Sign up ×
Mathematics Stack Exchange is a question and answer site for people studying math at any level and professionals in related fields. It's 100% free, no registration required.

We're learning about triple integrals and such in class.

Here's one of the problems I'm working on:

A cylindrical drill with radius 3 is used to bore a hole through the center of a sphere of radius 5. Find the volume of the ring shaped solid that remains.

Now here's what I'm thinking:

Triple integrate this: $r \,dr\, d\theta\, dz$

Bounds for $r$: $3$ to $5$

Bounds for $\theta$: $0$ to $2\pi$

Bounds for $z$ : ...$0$ to $5$? (times $2$? I mean, it's $-5$ to $5$...)

However, maybe the bounds for $r$ should depend on $z$. That would make sense... right?

I wish I knew when to have the bounds depend on another variable and such. I think this one would though, because the "radius" would shrink as you increased (or decreased) z. By how much though? When $z$ is $0$, $r$ is $5$. When $z$ is $1$, $r$ is $5$, so the new distance from the $z$-axis would be $\sqrt{1 + 5^2}$. Right...?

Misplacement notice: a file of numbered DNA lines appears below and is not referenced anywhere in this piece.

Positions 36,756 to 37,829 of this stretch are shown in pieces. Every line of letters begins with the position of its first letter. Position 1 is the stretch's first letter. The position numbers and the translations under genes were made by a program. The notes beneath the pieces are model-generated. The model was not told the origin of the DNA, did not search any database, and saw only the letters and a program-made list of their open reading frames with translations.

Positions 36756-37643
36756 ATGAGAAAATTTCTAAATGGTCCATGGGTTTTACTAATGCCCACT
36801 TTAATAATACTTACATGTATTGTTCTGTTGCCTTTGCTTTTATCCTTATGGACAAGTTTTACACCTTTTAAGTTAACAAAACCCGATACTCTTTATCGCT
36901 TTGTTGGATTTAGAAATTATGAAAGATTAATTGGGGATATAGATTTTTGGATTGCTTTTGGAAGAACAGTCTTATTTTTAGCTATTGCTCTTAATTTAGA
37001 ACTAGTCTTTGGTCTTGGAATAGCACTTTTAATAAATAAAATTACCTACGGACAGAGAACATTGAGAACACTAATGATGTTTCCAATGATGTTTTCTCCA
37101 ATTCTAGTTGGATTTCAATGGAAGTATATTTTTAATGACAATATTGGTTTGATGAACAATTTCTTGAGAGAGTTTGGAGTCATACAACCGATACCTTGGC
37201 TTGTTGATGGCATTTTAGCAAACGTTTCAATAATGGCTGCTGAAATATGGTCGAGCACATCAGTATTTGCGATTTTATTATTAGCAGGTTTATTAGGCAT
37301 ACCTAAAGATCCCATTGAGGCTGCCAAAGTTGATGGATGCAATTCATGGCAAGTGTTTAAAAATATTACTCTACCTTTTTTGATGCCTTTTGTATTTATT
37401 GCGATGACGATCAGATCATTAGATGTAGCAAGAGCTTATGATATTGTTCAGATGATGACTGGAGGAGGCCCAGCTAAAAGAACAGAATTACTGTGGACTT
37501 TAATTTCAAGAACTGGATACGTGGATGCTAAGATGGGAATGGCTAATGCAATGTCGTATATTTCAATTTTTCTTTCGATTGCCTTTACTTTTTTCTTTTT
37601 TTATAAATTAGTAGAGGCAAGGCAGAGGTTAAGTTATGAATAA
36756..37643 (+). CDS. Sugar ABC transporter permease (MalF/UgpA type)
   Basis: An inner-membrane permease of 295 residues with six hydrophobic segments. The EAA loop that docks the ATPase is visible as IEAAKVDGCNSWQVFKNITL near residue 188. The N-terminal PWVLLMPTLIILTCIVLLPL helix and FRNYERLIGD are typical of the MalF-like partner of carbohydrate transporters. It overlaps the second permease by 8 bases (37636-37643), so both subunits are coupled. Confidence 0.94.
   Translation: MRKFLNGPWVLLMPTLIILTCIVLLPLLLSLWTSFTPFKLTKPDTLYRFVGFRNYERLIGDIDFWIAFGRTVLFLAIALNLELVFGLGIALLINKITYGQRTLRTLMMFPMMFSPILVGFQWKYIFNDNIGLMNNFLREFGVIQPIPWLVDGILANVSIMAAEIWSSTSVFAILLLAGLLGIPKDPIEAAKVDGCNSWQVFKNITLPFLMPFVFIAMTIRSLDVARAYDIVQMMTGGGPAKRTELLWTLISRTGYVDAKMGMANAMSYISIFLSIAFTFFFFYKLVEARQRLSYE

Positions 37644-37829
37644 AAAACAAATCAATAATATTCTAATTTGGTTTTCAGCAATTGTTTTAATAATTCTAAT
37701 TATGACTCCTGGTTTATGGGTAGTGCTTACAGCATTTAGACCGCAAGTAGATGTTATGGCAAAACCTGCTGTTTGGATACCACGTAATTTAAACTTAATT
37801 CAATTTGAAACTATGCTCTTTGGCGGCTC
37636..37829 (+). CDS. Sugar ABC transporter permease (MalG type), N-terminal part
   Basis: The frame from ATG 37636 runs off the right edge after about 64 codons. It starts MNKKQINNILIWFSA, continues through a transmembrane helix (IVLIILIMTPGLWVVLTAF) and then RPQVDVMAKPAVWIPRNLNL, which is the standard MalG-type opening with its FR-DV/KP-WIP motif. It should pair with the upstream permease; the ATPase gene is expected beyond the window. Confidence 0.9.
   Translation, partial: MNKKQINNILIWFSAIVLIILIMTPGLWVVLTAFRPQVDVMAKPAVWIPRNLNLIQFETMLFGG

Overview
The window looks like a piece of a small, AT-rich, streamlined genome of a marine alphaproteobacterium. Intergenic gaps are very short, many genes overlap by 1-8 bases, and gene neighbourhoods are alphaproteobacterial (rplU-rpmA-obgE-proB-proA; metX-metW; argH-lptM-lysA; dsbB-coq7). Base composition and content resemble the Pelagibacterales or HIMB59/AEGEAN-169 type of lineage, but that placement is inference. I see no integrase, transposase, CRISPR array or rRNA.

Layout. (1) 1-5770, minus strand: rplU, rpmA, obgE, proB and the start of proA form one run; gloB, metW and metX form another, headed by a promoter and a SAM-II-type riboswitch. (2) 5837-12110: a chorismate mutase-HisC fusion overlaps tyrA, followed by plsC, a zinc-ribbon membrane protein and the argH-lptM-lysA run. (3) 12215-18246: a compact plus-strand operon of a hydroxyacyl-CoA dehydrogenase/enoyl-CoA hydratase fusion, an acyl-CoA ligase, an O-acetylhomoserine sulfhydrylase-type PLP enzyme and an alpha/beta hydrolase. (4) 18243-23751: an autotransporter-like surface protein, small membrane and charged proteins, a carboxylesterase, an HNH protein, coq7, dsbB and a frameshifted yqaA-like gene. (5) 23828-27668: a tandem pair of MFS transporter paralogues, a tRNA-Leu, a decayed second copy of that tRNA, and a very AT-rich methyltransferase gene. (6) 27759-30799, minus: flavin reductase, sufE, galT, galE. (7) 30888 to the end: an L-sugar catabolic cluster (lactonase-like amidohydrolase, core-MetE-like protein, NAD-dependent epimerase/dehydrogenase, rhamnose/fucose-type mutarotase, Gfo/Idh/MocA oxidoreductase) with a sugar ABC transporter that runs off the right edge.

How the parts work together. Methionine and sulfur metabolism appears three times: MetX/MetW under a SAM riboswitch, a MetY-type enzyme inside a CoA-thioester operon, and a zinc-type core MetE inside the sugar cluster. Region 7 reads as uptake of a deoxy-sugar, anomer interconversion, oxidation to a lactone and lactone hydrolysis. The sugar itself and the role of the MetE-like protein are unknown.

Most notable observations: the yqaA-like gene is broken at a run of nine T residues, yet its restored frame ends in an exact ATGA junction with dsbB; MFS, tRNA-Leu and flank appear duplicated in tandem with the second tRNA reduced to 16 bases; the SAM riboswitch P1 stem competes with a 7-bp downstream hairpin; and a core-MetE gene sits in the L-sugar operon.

I'd sure appreciate some pointers! I'll respond as quickly as possible.

share|cite|improve this question
What you have is the surface of revolution of a circular segment, no? – J. M. Nov 18 '11 at 3:18
$3^2 + 4^2 = 5^2$ – The Chaz 2.0 Nov 18 '11 at 3:20
Whoops! \sqrt{5^2 - 1^2} And thanks for the link, I'm digesting the material now. And thanks for the edit Zev! – user13327 Nov 18 '11 at 3:24

1 Answer 1

up vote 1 down vote accepted

Your thinking looks quite right to me.

Cylindrical coordinates seem like the way to go, so that's good. A nice check is to try to figure out what region your bounds define; in this case, if $r$ goes from 3 to 5, $\theta$ from $0$ to $2\pi$, and $z$ from $0$ to $5$, we see that we're defining a cylinder with a hole bored through it instead of the sphere with a hole that we want.

We want to integrate over the whole sphere, so certainly $\theta$ goes from $0$ to $2\pi$. However, as you noted, one of $r$ or $z$ must depend on the other (and the other should have the same bounds you already had, since the first will determine the sphere). It seems like it would be a little hard to put $r$ in terms of $z$, since $r$ has weirder bounds. Also consider the fact that the equation of a sphere (and so the outer limit of integration) is $z^2 + r^2 = 5^2$. You can use this to find the bounds for $z$ (and it's an excellent idea to integrate the top half and just multiply by two).

share|cite|improve this answer

Your Answer


By posting your answer, you agree to the privacy policy and terms of service.